Wednesday, January 12, 2011

Magic, Religion and Society

The emulation of reality is a goal of many gamers both referees and players. It rages a lot for combat rules causing many to seek more "realistic" or interesting system. There is no real right or wrong answer. It is largely a matter of taste at how tactically detailed you like your combat or rules in general.

Magic also sometimes inspires these type of debates and it particular nonsensical there as you can make just about any damn thing. Call Chi, Psionics, the Force, Mana, whatever. Just make it a good design at the level of complexity you want.

Over the years criticism has been leveled at the D&D Vancian style of magic. Most alternative go as far away from memorization as possible and adopt some type of skill based magic system where limits on casting is how fatiguing it is or how much power it drains.

The D&D vancian magic system has a singular virtue compared to most of the alternative in GURPS, Rolemaster, Runequest, Harnmaster, D&D 4e, and so on. That is make sense that a faux medieval society would exist alongside a Vancian system of Magic.

For example, how do you deal with a GURPS Mage? By the raw rules, either you fight fire with fire and get another (hopefully friendly) mage or person that just happened to have a lot of magic resistance. Or get a bunch of mage willing to make you magic resistant items. And all of this leads to one thing. Killing the guy. If he has enough skill even ripping out his tongue, blinding him, or cutting off his hands won't be enough. Why? Because GURPS spells are learned skills that short of destroying the mage or his mind can't be stripped away from him.

The only real check in the raw GURPS rules is the fact that it takes a lot of points to be a mage and in GURPS skill points are a rough measure of how difficult it is learn. If society strips away the ability of the mage to spend the time training or teaching apprentices the problem could be managed.

In contrast all you need to do to a D&D magic-user is yank their spellbook. Sure they may have some memorized spells but without the spellbook they are all one shot effects. Plus unlike a GURPS Mage, it takes a high level wizard a lot of time to memorize the full spell tree. Especially in AD&D 1st. This makes the D&D magic-user far more apt to be a team player in society.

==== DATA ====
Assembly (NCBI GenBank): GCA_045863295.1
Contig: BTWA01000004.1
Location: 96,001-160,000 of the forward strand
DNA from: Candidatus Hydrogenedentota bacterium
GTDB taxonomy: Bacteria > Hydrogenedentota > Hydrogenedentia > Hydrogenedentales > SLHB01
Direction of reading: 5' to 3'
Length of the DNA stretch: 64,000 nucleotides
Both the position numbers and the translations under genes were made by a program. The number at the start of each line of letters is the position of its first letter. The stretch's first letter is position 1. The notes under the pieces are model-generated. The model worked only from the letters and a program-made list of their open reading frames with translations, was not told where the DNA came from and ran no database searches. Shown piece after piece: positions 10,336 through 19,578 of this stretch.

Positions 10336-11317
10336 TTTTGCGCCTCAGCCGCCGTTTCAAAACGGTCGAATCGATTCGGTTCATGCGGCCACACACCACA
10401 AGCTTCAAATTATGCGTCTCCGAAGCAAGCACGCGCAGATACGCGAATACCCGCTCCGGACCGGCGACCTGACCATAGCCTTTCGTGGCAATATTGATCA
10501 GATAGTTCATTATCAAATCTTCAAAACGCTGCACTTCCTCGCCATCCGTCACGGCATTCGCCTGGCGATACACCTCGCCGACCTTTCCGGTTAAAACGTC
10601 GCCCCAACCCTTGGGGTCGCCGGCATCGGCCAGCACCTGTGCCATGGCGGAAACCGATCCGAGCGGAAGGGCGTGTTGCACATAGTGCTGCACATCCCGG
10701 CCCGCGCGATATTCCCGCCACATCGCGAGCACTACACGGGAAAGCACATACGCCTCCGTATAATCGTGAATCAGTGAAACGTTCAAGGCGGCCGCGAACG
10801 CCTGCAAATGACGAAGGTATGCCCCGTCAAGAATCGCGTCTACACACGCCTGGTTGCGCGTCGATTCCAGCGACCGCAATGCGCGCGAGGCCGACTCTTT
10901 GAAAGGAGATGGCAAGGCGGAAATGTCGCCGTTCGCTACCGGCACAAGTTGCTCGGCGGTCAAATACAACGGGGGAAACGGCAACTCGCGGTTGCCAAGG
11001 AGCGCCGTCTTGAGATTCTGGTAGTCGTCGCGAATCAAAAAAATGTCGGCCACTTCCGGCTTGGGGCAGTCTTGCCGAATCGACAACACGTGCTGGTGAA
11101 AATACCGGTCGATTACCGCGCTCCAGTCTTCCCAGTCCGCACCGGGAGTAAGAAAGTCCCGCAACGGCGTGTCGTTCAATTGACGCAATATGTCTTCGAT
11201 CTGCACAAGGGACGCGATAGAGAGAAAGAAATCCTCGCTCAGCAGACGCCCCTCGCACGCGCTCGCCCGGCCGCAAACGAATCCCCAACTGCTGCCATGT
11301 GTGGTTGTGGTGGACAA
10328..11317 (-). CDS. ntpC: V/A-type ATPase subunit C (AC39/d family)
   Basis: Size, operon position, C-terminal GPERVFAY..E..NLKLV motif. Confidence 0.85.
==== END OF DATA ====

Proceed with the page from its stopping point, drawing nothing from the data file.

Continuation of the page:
This is compounded by the cleric. They don't require spellbooks. Ordinarily this would be a dangerous thing but they only get this because they are pursuing somebody else's agenda. In lands that are dominated by less scrupulous gods the clerics are a force to be feared.

I baked the idea of clerics being dominant magic using class early on into the Majestic Wilderlands. The magic-users didn't get refined much until we ran the all-mage camapign in GURPS in the early 1990s. What a campaign that was.

Despite all the power that clerics get few players opt to make one. I think mainly because to be a cleric (or a paladin for that matter) means that most of the time you are pursuing somebody else's agenda not your own.

One interesting thing I learned about this throughout my years of refereeing is the art of manipulation with clerics and paladins. I mentioned in earlier posts that I work with players to develop backgrounds for their characters give them the context to adventure in the Majestic Wilderlands. For cleric and paladins this means they choose which deity to serve and usually had initial goals in align with the deities' ethos.

A typical approach would be the "Mission from God" where the referee has the deity keep feeding plot hook to the player. This I found to be a bit heavy handed and should be used sparingly.

Instead I look at what interests the player develop for his character and alter the various opportunities that come up to reinforce the fact he is serving his deity. The best moments come after a series of events are finished and the player realize he has been doing is what his deity wanted all along. It takes a light touch but it is really fun when it pays off.

Along with this I make sure that the character has plenty of contacts with the ordinary (and not so ordinary) people of his religion. I find this causes the player to start looking for opportunities to further the cause of the religion of his character.

3 comments:

Beedo said...

Rob, you always seem to take a sensible approach to these types of things. When building out the cleric role in Majestic Wilderlands,did you tackle issues like demographics, percentage of classed characters, how many classed characters are clerics (and what levels), how prevalent is magical healing, how it affects society, issues of Raise Dead?

Talysman said...

Despite the fact that I don't agree with the people in favor of "realistic" magic, I'll defend them a bit; they aren't demanding more realism in how the magic works, but in how the effect works after it has been generated magically. They're usually obsessed with the volumes of fireballs and the like, or what happens when a specific magical effect is used on a specific material.

Your rationale behind the way Vancian magic fits better with a medievalesque society is pretty good, although you should note that prior to AD&D (and maybe Holmes,) magic-users weren't completely helpless if they lost their spellbooks; they could pay the money to get new spellbooks. AD&D changed that by making Read Magic necessary to read a new spellbook, which was probably a houserule for some OD&D games, but not directly supported in the rules.

Sean said...

This raises a question in my mind. It's a bit of a tangent, but, I'm curious as to how you see GURPS mages behaving differently in play from AD&D Magic Users. I'm more or less aware of the mechanics of the two systems, but I'd like to know how that affects the way they're played.